The Halifax Regional Municipality and the Nova Scotia government are considering new recycling plans for light bulbs, which one company says is long overdue.
This week, Coun. Barry Dalrymple asked city staff to study the idea of recycling spent bulbs from municipal buildings.
"Can we collect the light bulbs and if so, how and what would be the cost, including the diversion from the landfill?" he asked.
The provincial Environment Department has proposed a new regulation that would require manufacturers of light bulbs that contain mercury to set up their own collection and recycling system.
David Hall is the president of Dan-X Inc, which recycles all parts of spent light bulbs from private companies as well as Clean Nova Scotia and Efficiency Nova Scotia.
The Dartmouth company, which was created in 2009, uses a machine brought over from the U.K. to process thousands of light blubs, including 400,000 commercial lights that are 1.2-metres long.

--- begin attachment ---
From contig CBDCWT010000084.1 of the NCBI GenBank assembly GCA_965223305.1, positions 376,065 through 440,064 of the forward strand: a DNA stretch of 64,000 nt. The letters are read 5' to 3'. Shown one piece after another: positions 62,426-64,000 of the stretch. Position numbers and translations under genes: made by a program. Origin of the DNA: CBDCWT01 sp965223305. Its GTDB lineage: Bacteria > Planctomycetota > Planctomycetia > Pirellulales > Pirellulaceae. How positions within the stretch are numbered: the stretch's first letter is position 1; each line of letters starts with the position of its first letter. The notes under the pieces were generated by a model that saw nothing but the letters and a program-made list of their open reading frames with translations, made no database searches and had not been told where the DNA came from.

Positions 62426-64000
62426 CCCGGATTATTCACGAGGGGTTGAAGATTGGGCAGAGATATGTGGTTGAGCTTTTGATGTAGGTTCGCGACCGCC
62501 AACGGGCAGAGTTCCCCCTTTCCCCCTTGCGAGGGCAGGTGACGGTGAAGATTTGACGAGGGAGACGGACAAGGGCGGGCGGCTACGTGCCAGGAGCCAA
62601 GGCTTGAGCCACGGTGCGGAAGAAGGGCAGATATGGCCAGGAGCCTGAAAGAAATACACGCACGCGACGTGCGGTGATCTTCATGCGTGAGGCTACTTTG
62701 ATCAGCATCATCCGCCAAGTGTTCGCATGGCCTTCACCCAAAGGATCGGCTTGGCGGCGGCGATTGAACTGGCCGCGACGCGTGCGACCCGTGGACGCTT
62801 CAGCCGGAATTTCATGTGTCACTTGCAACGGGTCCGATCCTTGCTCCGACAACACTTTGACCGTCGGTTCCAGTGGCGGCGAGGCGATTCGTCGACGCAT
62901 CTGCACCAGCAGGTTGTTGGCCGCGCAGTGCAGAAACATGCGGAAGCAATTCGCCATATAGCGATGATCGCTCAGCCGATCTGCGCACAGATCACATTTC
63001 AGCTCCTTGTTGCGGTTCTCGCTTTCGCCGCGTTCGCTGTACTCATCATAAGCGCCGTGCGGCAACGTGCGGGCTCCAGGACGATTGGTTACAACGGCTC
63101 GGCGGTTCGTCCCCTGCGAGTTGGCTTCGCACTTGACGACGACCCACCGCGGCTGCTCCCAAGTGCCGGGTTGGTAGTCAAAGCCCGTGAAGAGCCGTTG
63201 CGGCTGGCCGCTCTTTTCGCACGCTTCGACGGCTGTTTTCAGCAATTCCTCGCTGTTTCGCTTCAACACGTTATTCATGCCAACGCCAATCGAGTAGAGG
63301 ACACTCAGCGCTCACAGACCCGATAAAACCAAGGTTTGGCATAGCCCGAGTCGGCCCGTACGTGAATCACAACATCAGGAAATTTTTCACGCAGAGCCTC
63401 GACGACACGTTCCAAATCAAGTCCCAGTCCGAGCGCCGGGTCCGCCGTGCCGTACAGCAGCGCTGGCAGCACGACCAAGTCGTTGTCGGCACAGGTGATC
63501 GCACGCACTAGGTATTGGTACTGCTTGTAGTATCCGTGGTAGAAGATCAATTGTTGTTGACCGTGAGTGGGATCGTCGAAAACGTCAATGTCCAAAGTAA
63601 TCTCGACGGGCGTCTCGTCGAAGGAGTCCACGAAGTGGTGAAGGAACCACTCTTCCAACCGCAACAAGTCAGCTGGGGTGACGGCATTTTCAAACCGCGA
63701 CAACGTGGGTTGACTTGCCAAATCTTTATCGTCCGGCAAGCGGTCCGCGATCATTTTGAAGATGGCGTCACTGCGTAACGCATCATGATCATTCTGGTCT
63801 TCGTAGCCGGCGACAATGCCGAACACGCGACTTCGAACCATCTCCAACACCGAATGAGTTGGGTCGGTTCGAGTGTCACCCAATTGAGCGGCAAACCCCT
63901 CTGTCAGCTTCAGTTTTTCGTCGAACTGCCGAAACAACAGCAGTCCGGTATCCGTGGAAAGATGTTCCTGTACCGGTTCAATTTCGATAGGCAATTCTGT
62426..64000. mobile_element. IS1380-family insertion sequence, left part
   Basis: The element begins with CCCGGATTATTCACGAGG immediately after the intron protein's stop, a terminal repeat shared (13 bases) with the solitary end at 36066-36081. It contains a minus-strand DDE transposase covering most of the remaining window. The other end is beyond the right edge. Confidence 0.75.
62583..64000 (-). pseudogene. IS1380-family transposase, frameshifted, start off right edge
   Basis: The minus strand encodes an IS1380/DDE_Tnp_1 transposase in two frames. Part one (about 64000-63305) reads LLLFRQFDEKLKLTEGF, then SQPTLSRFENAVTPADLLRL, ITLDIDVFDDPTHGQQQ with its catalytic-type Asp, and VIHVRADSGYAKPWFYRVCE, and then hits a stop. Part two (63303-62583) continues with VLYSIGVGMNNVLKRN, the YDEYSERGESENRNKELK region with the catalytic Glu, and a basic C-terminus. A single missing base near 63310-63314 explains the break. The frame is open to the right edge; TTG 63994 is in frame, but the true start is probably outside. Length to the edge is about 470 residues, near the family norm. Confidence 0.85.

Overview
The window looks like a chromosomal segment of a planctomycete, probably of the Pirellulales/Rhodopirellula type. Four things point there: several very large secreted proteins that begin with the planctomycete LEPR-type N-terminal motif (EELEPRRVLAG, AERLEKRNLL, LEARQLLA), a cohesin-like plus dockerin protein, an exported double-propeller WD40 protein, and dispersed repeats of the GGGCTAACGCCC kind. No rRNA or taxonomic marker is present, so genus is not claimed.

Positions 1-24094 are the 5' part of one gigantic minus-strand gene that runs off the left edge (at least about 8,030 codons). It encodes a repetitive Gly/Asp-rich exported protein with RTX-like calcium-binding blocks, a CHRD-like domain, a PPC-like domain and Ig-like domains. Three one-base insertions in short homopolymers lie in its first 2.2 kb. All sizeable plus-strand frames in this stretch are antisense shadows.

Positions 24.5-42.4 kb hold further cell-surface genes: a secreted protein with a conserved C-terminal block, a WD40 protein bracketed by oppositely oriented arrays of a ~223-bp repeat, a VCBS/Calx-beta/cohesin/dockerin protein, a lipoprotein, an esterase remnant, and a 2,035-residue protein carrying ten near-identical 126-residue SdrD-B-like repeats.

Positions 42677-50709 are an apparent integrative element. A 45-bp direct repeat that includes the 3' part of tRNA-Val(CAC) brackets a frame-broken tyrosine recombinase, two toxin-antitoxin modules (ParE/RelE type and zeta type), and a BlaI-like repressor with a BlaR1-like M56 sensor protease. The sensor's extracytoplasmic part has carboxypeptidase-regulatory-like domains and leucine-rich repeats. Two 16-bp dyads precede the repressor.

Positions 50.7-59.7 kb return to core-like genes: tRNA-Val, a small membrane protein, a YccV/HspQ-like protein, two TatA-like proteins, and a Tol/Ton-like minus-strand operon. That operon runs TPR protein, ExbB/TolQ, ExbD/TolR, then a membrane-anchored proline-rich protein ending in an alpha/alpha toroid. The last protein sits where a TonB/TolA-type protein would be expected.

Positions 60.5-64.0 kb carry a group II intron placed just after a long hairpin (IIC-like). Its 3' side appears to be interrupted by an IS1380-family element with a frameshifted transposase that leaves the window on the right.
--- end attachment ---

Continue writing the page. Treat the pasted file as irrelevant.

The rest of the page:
Hall said only seven per cent of light bulbs in Canada get recycled. The rest end up in landfills.
"Every four-foot florescent has 22 milligrams of mercury," said Hall. "And 22 milligrams of mercury can contaminate 220,000 litres of water."
The crushed glass from Hall's operation is used by a contractor in septic fields. The metal is melted down and reused. The phosphorous is sent to Pennsylvania, where a company extracts the mercury. The mercury is then used in the gold mining industry and the rare earth that's left is used to make new light bulbs.
Hall said his current business is sporadic. If Halifax and Nova Scotia commit to light bulb recycling, it would have a major impact on him.
"We could be running eight hours a day and hire three full-time people," he said.
Hall said he's optimistic about the proposal because the Liberal government appears to be sincere. He added it could still could be a few years before there's wide spread light bulb recycling throughout the Atlantic region.